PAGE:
Required Materials

Goals

  • Using a bread board
  • Understanding “voltage”, “current” and “resistance”
  • Ohm’s and Kirchhoff’s laws
  • setting up a simple circuit with an LED
  • using a Multi-Meter

Your first Circuit

A “Breadboard” allows you to patch together electronic circuits quickly. You can simply plug-in electronic components and wires. In order to help you, some of the holes are already internally connected. You will notice that along each of its sides there is a “+” red line next to several holes, and a “-” blue line, these holes are all connected together. As for the holes in the center, they are conveniently laid out in a grid pattern, 1, A through 63, J. Holes {1, A} – {1, E} are connected along with {1, F} – {1, J}. The picture below shows this quite well:

A typical breadboard (left) and schematics of internal connections (right).

With this information in mind, we can now start placing components on our breadboard. Our goal will be to set up the following circuit:

From left to right: schematic view, breadboard, USB power supply

This circuit consists of a voltage source (5V), a resistor with value 1 kOhm and an LED. This representation is known as a circuit diagram. The USB cable (actually not a standard USB cable), but the TTL-232R-5V-WE from FTDIChip, has 6 wires coming out of it. The black wire is ground and the red wire is +5V. Make sure you do not short any of the other wires. It is best to just bend them away and fix/isolate them with Scotch tape. We will later use the Orange and the Yellow wires.

Your computer’s USB port is rated for 5V and 100mA continuous current usage. If you use too much current, for example when you attach the cable to a short-circuit, your computer will yell at you and shut off the power to the USB port. You will then need to pull the plug and plug it back in. Be careful, you might break your computer!

You can think about electric current as the amount of water flowing in a pipe and about voltage as its pressure. If you want to drive a mill, you need both enough pressure as enough current. (A high-pressured drop would just shoot a hole through the blades, whereas lots of water does not help either, if it does not flow.)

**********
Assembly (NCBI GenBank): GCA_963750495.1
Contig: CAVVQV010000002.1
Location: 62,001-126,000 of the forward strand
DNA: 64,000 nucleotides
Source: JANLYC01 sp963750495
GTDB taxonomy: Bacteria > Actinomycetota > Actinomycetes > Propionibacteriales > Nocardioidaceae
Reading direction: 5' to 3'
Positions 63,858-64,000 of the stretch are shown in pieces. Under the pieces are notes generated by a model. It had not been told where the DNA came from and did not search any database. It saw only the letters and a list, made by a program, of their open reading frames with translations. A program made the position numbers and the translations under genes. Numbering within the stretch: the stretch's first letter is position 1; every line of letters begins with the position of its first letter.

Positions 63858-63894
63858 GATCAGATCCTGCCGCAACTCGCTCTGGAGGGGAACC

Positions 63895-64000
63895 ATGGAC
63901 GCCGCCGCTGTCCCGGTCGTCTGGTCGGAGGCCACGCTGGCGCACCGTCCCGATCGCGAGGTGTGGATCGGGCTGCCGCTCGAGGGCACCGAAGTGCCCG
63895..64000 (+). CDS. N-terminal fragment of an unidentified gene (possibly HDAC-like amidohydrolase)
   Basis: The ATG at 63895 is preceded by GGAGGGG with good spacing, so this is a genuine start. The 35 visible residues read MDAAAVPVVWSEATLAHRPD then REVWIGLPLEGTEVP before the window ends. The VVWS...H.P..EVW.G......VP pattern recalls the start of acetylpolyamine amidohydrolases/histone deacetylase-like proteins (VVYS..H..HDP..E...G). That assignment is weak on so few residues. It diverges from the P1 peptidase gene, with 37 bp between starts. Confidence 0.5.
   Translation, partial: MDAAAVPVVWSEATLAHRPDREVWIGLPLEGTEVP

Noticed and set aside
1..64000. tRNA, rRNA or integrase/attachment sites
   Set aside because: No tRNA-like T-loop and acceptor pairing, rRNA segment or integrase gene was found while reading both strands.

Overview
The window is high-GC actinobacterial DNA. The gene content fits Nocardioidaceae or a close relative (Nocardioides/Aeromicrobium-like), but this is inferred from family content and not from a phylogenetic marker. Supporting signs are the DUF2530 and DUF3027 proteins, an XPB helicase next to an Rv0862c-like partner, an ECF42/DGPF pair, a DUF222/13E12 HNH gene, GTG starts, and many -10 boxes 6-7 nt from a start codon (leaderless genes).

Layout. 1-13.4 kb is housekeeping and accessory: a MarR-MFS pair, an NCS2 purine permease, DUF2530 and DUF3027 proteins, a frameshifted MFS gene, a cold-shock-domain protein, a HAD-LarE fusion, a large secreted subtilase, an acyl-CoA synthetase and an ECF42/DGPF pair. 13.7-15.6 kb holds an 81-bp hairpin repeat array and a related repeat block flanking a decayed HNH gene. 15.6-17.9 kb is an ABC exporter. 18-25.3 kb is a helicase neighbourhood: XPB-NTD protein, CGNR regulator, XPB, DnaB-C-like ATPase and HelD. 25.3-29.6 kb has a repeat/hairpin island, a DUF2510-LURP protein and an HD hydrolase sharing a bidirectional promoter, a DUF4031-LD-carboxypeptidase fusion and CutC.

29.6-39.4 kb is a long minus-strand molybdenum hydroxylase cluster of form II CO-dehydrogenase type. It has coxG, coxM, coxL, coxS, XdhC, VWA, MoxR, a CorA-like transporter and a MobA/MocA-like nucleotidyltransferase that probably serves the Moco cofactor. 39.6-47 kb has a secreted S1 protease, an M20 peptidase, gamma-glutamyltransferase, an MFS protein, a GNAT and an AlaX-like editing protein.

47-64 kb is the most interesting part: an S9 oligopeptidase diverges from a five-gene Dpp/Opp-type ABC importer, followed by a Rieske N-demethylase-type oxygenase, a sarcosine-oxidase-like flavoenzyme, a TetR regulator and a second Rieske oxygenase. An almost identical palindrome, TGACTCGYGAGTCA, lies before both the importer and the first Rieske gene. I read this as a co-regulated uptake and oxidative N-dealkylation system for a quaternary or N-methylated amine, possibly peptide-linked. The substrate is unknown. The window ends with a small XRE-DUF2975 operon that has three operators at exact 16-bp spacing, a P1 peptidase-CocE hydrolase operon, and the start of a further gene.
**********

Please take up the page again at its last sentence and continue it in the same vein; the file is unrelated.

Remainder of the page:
Calculating the current flow through a LED

In order not to burn a LED you have to limit the maximum current that will flow through it. This is usually done by putting it in series with a resistor. Have a look at the datasheet of a typical LED. Important information you are looking for are the maximum forward current and the forward voltage. Look them up now.


Find out how many volts are dropped over the diode (forward voltage) and how much current it consumes (forward current)

The forward voltage for this LED is given as 2V. As the voltage across both the LED and the resistor is 5V, you know that you have to drop 3V over the resistor. This is due to Kirchhoff’s Voltage law. It says, that the sum of voltages over any closed circuit is zero. Look at the circuit diagram: there are 5V over the voltage source (left half of the circuit), so there must be 5V over the resistor and LED combined (right half of the circuit).

You also know from the data sheet that the maximum forward current is 20mA (0.02A). Kirchhoff’s Current law states that the sum of all currents flowing into a node are the same as the sum of all currents flowing out of a node. Therefore, if 20mA flow into the LED, 20mA must flow out of the resistor. We now know the current through the resistor and the voltage that must be dropped over it. These quantities are related to its resistance via Ohm’s Law. It says that V=R*I, or Voltage equals Resistance times Current.

Using the equation V/I=R you can calculate that you require a 150 Ohm resistor to drop 3V at 20mA. Notice that 20mA is a maximum rating and any resistor below 150 Ohm is likely to break the LED. Likewise, if you want the LED to shine less bright, larger resistors will reduce the current that pass through the LED further. In fact, if you use a larger resistor, you can calculate the current that will run through the resistor by I=V/R. Here, U is given by the difference of the supply voltage and the voltage dropped over the LED. As there is less current flowing in the circuit, the LED will shine darker.


Setup a simple circuit with an LED and a 1kOhm (1000 Ohms) resistor in series on the breadboard, hook it up to 5V, and measure the voltage across the resistor as well as the LED. Now measure also the current that runs through the LED. For this, you have to put the multimeter in series with the resistor. Verify that voltage drop and current drop are as expected.

Further reading:

 

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